I honestly didn't expect it to happen, but Nintendo is preparing to release Super Mario Advance 4 (the Game Boy Advance version of the Super NES Super Mario All-Stars port of Super Mario Bros. 3 for the Nintendo Entertainment System) for the Wii U with the lost e-Reader levels intact and included. As you may recall, SMA4 featured support for the failed peripheral that added new levels to the game which included features from past Super Mario games such as Super Mario World's cape and Super Mario Bros. 2's pluckable vegetables. These levels have been hard to find for years (and weren't exactly easy to play when they were new thanks to the convoluted setup required to scan e-Reader cards into SMA4), but soon you'll be able to experience them for yourself with ease for the reasonable entry fee of a Virtual Console download. It's coming to Japan for sure, but will other territories see it? USgamer explains what this means:
But will Super Mario Advance 4: Super Mario Bros 3 come to North America with all that e-Reader goodness intact? It seems like a sure bet. Nintendo hasn't failed to release any of the Super Mario Advance games to English-speaking audiences yet, and picking through the North American release specifically to remove e-Reader stuff seems like a costly and effort-filled way to cheese off a fanbase for no discernable reason.
I didn't expect Nintendo to do the legwork required to add this content to the game, and while I'd have passed on buying the basic version of SMA4, I will absolutely buy the expanded version with e-Reader content included. Fans have already recreated this material in Super Mario Maker, but here's a chance to play it as it was meant to be experienced. Provided, of course, that it comes west. While it may seem like a slam dunk for Nintendo of America to launch it, David Oxford at Poison Mushroom points out how the company isn't afraid to release lesser versions of games when better versions exist in the vault:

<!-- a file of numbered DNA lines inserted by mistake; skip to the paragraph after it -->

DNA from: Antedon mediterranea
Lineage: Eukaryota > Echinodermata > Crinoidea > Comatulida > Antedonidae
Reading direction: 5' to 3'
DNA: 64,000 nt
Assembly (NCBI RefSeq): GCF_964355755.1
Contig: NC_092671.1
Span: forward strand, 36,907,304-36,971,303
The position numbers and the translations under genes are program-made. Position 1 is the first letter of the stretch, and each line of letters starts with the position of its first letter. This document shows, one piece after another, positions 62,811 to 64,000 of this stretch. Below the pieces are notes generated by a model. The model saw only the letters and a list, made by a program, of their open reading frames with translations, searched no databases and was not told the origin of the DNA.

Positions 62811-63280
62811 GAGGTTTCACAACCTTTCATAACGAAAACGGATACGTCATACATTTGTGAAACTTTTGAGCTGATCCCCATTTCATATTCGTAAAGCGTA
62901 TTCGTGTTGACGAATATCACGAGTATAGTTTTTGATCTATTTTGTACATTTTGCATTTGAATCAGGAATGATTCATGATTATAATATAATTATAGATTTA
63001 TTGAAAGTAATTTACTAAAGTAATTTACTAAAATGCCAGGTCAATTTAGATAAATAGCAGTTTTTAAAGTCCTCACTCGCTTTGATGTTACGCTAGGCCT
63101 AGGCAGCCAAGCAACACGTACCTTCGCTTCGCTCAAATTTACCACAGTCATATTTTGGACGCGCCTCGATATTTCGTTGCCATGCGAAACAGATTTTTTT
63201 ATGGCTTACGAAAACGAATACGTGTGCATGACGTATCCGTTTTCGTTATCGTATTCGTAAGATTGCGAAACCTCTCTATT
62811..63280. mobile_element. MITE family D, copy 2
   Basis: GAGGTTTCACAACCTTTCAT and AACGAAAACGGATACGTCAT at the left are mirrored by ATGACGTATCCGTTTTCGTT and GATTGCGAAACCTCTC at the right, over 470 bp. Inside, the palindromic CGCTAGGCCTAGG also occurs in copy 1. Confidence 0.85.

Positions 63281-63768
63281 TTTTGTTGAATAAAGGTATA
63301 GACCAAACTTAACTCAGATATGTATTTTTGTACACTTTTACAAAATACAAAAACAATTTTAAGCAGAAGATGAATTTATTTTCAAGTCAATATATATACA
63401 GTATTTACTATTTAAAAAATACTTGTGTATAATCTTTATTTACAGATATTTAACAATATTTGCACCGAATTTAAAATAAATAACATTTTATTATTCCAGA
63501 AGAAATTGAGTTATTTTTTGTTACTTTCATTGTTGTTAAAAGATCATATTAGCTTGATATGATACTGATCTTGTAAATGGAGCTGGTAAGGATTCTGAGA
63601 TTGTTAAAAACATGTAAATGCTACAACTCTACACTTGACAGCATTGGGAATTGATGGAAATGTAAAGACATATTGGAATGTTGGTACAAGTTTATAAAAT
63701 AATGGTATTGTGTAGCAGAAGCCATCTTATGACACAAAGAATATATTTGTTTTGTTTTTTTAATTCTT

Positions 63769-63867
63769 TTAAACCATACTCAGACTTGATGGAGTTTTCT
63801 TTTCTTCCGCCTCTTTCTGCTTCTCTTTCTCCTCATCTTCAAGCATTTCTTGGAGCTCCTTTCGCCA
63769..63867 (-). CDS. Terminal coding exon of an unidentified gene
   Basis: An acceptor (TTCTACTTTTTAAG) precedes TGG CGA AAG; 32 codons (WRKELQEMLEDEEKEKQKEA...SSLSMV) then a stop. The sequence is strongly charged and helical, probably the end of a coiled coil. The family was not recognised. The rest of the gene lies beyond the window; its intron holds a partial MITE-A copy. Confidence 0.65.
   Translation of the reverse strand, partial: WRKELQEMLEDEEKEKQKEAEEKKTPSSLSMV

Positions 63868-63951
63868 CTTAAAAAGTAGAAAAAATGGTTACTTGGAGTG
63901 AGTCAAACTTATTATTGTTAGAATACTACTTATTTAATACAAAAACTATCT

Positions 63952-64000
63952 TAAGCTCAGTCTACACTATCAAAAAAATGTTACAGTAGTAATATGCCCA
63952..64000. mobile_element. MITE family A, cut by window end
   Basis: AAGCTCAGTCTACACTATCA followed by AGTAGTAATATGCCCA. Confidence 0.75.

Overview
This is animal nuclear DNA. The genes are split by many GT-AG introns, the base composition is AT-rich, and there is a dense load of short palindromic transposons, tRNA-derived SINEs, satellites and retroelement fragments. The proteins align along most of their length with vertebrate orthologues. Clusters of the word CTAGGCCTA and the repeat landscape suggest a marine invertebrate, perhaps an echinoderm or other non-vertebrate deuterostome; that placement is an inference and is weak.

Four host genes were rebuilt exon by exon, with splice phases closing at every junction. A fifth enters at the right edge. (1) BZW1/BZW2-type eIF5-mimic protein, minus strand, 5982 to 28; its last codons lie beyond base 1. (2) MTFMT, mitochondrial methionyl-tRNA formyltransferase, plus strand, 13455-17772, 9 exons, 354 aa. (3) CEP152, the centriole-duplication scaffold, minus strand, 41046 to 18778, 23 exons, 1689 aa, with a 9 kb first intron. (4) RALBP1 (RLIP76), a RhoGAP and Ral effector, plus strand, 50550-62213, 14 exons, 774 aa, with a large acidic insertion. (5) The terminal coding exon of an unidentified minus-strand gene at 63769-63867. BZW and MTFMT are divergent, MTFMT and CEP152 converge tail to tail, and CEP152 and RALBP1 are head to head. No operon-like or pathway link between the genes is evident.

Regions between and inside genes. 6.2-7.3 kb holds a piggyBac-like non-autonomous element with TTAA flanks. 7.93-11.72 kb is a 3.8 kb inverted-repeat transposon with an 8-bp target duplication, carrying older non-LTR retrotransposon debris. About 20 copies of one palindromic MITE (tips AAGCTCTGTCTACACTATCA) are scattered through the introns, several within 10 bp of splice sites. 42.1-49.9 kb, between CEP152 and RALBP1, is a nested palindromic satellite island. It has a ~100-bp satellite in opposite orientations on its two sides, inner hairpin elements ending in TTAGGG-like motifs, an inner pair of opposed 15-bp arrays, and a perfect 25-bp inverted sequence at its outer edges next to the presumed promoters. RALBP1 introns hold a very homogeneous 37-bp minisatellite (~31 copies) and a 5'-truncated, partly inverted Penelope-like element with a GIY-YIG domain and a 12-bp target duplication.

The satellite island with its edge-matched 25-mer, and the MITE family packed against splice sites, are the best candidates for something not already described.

I’m worried that while we may get Super Mario Advance 4 here, we may only end up seeing that third of the total content included. It wouldn’t be the first time Nintendo has held back on such things — the Nintendo 3DS Virtual Console, for instance, only features the colorless non-Super Game Boy version of Donkey Kong. And Balloon Kid was only released here in its colorless Game Boy iteration, while Japan was able to enjoy the Game Boy Color version from the previous Japan-only release of Balloon Fight GB. If they won’t release a game about balloons of all things in color, I don’t know what to tell you.
Here's hoping we get the good stuff soon. I'll keep rebuying these old games provided that they get better and better.